Egypt systematically oppresses Christians and minority Muslim sects, according to a congressional commission that placed a key U.S. ally in the Arab world on a blacklist of nations that routinely abuse religious liberties.
Egypt, for the first time, was designated a “country of particular concern” for the “systematic, ongoing and egregious violations of religious freedom,” the U.S. Commission on International Religious Freedom said in its annual report released Thursday.
The independent, bipartisan commission also noted that President Obama has failed to add any country it cited for religious intolerance to a separate blacklist maintained by the State Department.
Countries on the State Department list face some level of economic sanctions.
“There is a problem with the failure to cite countries, and then a failure to take action when countries are cited,” commission Chairman Leonard Leo told The Washington Times.
The commission reported on 28 countries with severe religious strife, citing 14 as the most serious abusers. The commission included 11 on a lower-level “watch list” of nations with lesser degrees of religious persecution and three others where conditions are closely monitored.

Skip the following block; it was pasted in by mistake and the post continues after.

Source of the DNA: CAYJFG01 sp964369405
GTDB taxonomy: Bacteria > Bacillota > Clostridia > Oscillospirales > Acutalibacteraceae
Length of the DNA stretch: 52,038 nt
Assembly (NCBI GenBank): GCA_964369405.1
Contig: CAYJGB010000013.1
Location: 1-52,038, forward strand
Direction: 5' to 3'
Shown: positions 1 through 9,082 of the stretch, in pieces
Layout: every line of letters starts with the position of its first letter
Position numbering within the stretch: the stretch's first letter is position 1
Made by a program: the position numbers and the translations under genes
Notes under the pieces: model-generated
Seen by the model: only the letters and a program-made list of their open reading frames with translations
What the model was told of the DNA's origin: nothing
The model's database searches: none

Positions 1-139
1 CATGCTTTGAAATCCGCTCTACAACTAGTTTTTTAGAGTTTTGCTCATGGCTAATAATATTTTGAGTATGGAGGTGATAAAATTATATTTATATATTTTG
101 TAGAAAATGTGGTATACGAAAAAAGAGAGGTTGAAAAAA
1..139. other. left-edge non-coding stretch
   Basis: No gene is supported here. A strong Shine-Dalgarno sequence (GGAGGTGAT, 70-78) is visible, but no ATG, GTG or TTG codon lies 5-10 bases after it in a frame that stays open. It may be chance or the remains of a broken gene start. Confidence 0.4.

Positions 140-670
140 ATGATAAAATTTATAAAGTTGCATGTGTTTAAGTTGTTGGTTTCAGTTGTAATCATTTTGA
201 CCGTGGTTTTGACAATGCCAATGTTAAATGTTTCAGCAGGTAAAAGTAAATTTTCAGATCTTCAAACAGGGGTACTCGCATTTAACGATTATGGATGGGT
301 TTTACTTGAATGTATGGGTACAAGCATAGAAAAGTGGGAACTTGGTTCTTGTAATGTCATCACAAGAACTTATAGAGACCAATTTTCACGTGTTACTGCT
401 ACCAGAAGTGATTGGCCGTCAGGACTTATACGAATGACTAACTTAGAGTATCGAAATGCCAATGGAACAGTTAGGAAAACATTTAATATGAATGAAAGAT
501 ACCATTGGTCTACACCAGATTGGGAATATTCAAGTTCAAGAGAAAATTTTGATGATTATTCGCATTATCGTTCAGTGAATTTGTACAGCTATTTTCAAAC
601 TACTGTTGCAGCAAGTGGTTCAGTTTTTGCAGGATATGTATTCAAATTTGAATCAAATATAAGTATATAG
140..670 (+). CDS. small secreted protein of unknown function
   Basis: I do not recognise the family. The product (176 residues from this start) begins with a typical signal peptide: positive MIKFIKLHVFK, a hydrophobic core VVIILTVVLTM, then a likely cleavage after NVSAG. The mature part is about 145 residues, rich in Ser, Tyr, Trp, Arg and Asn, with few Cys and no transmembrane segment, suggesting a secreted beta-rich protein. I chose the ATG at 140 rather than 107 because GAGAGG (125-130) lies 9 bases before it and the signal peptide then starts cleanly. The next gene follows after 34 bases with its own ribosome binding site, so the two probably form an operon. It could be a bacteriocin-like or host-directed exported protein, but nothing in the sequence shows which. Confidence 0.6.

Some countries were cited for official persecution of religious minorities or a failure to prosecute suspects arrested for religiously motivated crimes. The commission blamed blasphemy laws in some Muslim countries for religious violence.
Egypt, which receives about $1.5 billion a year in U.S. aid, was the only country moved from the watch list to the blacklist of countries of “particular concern” in this year’s report.
The commission noted that attacks on religious minorities, especially against Orthodox Christians, called Copts, “remained high,” even after the anti-government uprisings that toppled authoritarian President Hosni Mubarak in February. Egypt’s Christians make up 10 percent of the population of 82 million.
“In the case of Egypt, instances of severe religious freedom violations engaged in or tolerated by the government have increased dramatically … with violence, including murder, escalating against Coptic Christians and other religious minorities,” Mr. Leo said.
Egypt’s failure to prosecute suspects accused of religious crimes continued under the military government that replaced Mr. Mubarak, he added.
“A climate of impunity … has been on a low boil for some time,” he told The Times. “The problem is basically that, for a while now, the Egyptian government has not responded to acts of sectarian violence.”
In February, an Egyptian court acquitted two of three defendants charged in a Christmas Eve drive-by shooting that left six Coptics dead. One Muslim policeman also was killed in the attack.
On Jan. 1, a suicide bomber struck outside a church in the Mediterranean city of Alexandria as worshippers emerged from a New Year’s Eve Mass. Twenty-three people were killed and scores wounded.
Since Mr. Mubarak was forced from office on Feb. 11, “military and security forces reportedly have used excessive force and live ammunition targeting Christian places of worship and Christian demonstrators,” the commission said.